New and Underutilized Water Heating Technologies
The following water heating technologies are underutilized within the Federal sector. These technologies have been identified by FEMP as the most promising for Federal agency deployment. Review each technology for potential facility energy savings.
Additional information is available by clicking on the individual technology, including technology application, key factors and considerations for deployment, and points of contact.
|Condensing Water Heaters (Gas)||Gas water heaters that condense water out of the flue gas to achieve higher efficiencies.||Applicable in most building categories with tank type water heaters.||58|
|Tankless Water Heaters (Gas)||Water heaters that do not have a storage tank. Sold in condensing and non-condensing models.||Applicable in most building categories with residential size water heaters.||50|
|Heat Pump Water Heaters||Air-to-water heat pumps replace electric resistance water heaters.||Applicable in most building categories with tank type water heaters.||48|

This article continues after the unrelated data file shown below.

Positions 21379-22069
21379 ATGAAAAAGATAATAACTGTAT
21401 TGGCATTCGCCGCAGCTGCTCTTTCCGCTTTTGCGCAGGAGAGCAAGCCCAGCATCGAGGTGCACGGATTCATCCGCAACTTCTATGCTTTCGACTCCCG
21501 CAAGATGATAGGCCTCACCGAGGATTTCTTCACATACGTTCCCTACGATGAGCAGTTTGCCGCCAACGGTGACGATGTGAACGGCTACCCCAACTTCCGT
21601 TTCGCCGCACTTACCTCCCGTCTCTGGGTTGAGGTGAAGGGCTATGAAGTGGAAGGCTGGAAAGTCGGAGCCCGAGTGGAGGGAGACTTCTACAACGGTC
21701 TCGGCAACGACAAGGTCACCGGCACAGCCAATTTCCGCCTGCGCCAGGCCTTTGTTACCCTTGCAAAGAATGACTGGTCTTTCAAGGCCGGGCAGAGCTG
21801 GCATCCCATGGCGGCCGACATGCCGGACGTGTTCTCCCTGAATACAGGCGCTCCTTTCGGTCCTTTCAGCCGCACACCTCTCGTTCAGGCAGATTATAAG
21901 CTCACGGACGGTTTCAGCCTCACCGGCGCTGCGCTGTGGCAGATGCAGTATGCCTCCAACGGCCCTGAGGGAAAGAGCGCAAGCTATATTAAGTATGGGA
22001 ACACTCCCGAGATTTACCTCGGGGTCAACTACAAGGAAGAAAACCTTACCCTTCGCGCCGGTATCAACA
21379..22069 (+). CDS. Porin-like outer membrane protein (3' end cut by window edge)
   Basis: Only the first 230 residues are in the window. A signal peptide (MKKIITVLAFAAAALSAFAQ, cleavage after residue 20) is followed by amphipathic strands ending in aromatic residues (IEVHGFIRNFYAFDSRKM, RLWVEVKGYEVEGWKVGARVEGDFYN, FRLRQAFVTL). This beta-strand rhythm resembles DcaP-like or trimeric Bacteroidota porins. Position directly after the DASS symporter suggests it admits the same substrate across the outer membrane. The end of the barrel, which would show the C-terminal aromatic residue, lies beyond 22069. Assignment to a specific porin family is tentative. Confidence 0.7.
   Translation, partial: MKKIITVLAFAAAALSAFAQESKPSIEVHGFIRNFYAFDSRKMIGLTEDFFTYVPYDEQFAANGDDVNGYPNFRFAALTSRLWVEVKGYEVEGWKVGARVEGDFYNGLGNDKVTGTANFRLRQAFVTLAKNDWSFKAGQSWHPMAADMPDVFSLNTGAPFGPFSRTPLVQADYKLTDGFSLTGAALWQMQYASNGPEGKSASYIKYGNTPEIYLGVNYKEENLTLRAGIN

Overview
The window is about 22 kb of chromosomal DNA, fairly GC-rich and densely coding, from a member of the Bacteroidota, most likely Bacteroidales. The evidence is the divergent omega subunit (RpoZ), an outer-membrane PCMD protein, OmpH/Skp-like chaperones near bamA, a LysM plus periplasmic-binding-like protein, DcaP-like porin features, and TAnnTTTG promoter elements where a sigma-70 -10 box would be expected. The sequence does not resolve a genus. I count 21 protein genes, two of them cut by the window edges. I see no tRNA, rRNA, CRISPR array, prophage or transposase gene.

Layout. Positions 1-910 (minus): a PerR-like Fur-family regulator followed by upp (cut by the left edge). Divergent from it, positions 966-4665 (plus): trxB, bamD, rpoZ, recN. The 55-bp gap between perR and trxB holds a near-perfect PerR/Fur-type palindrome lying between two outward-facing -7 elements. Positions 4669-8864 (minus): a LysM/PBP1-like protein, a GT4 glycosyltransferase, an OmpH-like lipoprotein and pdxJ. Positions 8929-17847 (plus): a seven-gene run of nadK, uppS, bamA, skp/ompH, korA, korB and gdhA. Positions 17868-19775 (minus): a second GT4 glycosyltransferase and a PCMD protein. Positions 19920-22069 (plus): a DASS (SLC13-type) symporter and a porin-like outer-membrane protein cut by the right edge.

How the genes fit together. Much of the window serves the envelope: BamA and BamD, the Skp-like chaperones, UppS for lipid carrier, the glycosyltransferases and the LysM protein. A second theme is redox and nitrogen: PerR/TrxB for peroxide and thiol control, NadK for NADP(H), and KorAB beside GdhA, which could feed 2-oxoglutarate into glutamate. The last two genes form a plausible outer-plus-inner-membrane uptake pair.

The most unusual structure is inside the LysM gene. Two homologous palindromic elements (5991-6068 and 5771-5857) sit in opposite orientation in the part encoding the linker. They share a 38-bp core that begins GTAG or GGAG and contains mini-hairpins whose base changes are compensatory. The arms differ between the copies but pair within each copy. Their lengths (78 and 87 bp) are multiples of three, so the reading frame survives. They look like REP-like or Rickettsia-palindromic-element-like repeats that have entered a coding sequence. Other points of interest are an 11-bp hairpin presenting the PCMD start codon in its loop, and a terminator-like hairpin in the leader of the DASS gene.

|Solar Water Heating||Using solar thermal collectors to heat water.||Applicable in most building categories.||41|
Ranking hinges on three major attributes derived from specific capabilities and qualities of that technology in the Federal marketplace. Each attribute is weighted and scored individually. The ultimate ranking score is a summation of scores and weightings of each attribute, such as:
Federal Impact (50% weighting): Combination of energy savings potential and applicability in the Federal market.
Cost Effectiveness (30% weighting): Relative cost of the implementation and average expected return typically reported in case studies as simple payback period.
Probability of Success (20% weighting): Combination of the qualitative characteristics scored separately and averaged to determine probability of success. Criteria include strength of supply chain, knowledge base, implementation difficulty, and customer acceptance.
For additional information, contact:
Federal Energy Management Program
Lawrence Berkeley National Laboratory